Reports in the media have raised concerns that poachers may be using social media to track down and kill elephants. Members of the public have echoed these concerns. Since ElephantVoices conservation project in the Maasai Mara, Kenya, Elephant Partners, involves participation by the public and the sharing of data on elephants we wish to contribute our perspective on this serious and important topic.

There are many online sources where relatively precise information about elephant locations can be found, and it is impossible to keep such information out of the public domain. Visitors to elephant habitats inside and outside protected areas use their GPS-enabled cameras and phones, and they post on Facebook, blogs, Flickr, Google Earth and elsewhere. The sharing of information in our digital age is increasing and is without boundaries or limits, and this we cannot control.

In the Mara ecosystem elephants are being killed with spears, arrows and guns as well as through other methods. These killings are mostly carried out by individuals from the local community who don't need the help of social media to find elephants. In the real and gruesome world of poaching, the whole chain of buyers, smugglers and middlemen including crime syndicates involved, rely on the knowledge and willingness of local people to track down elephants. Middlemen could, in principle, ask these individuals to source ivory from specific areas that they feel might be lucrative. The possibility that these traders might use social media is obviously of concern.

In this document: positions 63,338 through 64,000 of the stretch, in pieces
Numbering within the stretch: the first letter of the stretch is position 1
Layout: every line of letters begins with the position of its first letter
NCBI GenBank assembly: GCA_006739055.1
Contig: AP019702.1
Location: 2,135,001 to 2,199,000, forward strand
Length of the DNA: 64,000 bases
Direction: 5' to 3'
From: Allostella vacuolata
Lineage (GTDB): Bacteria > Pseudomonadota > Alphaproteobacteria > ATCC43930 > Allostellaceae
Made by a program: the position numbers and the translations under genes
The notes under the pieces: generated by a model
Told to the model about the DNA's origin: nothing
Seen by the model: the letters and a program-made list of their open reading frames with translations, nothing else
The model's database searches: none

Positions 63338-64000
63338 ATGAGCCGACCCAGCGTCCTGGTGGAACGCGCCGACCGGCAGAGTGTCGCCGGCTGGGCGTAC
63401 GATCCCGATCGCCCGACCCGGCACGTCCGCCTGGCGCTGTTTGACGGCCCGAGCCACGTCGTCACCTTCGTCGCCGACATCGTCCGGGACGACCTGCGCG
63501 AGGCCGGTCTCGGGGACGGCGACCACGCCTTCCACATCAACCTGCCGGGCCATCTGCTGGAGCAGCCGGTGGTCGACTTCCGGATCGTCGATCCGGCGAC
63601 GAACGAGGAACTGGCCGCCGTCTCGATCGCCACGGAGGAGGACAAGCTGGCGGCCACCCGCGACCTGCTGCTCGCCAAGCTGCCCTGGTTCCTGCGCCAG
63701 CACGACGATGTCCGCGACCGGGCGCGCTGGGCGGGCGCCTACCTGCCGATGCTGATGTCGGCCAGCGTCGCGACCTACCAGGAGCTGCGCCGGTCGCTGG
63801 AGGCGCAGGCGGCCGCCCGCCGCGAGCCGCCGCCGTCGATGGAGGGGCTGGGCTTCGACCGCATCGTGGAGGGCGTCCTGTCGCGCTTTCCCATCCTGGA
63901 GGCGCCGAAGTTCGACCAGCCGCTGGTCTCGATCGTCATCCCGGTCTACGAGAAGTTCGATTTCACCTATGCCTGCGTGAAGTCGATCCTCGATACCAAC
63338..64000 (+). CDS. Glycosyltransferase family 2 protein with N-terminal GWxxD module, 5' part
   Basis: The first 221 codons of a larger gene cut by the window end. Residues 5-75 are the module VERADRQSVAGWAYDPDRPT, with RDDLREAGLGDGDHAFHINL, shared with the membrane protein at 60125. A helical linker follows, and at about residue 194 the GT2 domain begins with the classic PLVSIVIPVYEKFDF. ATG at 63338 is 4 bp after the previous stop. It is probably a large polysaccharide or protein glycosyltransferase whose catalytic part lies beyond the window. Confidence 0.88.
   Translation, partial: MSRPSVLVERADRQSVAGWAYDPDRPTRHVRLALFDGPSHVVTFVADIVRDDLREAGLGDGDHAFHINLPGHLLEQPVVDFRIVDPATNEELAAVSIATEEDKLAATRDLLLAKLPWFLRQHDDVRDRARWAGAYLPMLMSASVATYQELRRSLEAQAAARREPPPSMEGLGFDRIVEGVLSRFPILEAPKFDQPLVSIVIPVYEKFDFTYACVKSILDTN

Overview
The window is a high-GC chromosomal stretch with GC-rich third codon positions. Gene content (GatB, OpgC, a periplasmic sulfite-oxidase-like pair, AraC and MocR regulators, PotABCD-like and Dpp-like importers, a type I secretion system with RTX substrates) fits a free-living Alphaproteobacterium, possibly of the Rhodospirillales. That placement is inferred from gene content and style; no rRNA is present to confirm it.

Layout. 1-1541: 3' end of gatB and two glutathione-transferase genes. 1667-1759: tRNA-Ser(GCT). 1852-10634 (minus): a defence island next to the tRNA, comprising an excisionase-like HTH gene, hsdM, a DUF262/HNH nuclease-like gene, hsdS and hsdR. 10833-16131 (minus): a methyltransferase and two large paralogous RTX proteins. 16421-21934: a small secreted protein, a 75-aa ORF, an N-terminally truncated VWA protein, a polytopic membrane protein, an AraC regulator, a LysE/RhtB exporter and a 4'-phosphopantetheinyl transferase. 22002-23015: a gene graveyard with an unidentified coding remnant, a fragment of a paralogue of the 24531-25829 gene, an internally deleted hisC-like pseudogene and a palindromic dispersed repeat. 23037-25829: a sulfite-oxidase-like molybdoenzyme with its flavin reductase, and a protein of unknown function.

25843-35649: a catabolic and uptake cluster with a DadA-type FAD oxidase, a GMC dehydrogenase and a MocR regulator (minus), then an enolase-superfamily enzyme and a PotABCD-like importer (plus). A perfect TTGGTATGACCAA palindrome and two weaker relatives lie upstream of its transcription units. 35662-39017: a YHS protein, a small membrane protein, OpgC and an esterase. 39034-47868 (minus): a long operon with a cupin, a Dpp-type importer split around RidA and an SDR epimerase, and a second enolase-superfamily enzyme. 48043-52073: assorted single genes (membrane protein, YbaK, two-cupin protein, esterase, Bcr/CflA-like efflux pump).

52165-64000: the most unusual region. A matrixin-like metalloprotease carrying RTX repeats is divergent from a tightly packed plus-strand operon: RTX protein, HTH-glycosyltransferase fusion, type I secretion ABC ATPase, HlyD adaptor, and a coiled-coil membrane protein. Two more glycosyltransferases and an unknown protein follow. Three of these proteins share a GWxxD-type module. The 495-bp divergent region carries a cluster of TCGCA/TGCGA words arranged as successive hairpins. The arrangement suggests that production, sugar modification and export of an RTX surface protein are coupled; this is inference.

Our perspective is that unless we are going to keep elephants behind secure fences, the sharing of knowledge and the engagement of people in conservation is the only way we will be able to protect elephants in the long term. Social media, such as Facebook, can be instrumental in creating awareness globally and for engaging members of local communities in conservation. Information shared can include news, the exchange of ideas and views, solutions to problems, poaching incidents and the movements of wildlife. Such information sharing, and the compassion, knowledge and understanding it leads to, is the key to wildlife sustainability and protection.

Unfortunately elephants cannot hide anymore, and we shouldn't try to hide them - we need to know them, share their stories and protect them where they are. That said ElephantVoices will not in any way risk that the data we collect might be used by criminals to source elephants. Since our databases were launched in 2011 we have had in place a time delay on locational data. However, in 2012, with poaching escalating and the Mara seeing increasing numbers of elephants being killed, we implemented password-protection of the databases. Those wishing to use them must register by providing some personal information, and be approved by ElephantVoices.

ElephantVoices, September 2012